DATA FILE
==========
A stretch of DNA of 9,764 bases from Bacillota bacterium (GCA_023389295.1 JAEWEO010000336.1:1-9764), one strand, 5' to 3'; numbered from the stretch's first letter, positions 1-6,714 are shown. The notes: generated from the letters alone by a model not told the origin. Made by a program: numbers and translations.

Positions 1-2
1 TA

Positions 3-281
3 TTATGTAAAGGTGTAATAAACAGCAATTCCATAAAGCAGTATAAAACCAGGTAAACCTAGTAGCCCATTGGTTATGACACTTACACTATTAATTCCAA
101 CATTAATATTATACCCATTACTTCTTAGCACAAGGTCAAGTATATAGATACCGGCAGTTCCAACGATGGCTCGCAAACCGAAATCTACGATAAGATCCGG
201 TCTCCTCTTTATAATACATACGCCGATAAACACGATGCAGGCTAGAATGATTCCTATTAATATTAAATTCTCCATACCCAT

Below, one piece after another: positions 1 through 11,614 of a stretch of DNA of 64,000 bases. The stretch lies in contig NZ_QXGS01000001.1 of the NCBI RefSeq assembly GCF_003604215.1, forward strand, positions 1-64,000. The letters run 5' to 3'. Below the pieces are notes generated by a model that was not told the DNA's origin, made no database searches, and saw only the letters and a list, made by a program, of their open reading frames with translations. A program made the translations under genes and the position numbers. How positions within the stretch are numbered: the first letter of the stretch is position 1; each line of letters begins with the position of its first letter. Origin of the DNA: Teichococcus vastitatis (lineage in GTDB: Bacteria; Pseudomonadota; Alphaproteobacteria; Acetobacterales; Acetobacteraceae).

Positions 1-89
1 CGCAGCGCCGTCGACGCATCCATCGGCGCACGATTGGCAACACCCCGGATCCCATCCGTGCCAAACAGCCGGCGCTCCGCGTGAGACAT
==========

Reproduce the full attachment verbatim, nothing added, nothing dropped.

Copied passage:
A stretch of DNA of 9,764 bases from Bacillota bacterium (GCA_023389295.1 JAEWEO010000336.1:1-9764), one strand, 5' to 3'; numbered from the stretch's first letter, positions 1-6,714 are shown. The notes: generated from the letters alone by a model not told the origin. Made by a program: numbers and translations.

Positions 1-2
1 TA

Positions 3-281
3 TTATGTAAAGGTGTAATAAACAGCAATTCCATAAAGCAGTATAAAACCAGGTAAACCTAGTAGCCCATTGGTTATGACACTTACACTATTAATTCCAA
101 CATTAATATTATACCCATTACTTCTTAGCACAAGGTCAAGTATATAGATACCGGCAGTTCCAACGATGGCTCGCAAACCGAAATCTACGATAAGATCCGG
201 TCTCCTCTTTATAATACATACGCCGATAAACACGATGCAGGCTAGAATGATTCCTATTAATATTAAATTCTCCATACCCAT

Below, one piece after another: positions 1 through 11,614 of a stretch of DNA of 64,000 bases. The stretch lies in contig NZ_QXGS01000001.1 of the NCBI RefSeq assembly GCF_003604215.1, forward strand, positions 1-64,000. The letters run 5' to 3'. Below the pieces are notes generated by a model that was not told the DNA's origin, made no database searches, and saw only the letters and a list, made by a program, of their open reading frames with translations. A program made the translations under genes and the position numbers. How positions within the stretch are numbered: the first letter of the stretch is position 1; each line of letters begins with the position of its first letter. Origin of the DNA: Teichococcus vastitatis (lineage in GTDB: Bacteria; Pseudomonadota; Alphaproteobacteria; Acetobacterales; Acetobacteraceae).

Positions 1-89
1 CGCAGCGCCGTCGACGCATCCATCGGCGCACGATTGGCAACACCCCGGATCCCATCCGTGCCAAACAGCCGGCGCTCCGCGTGAGACAT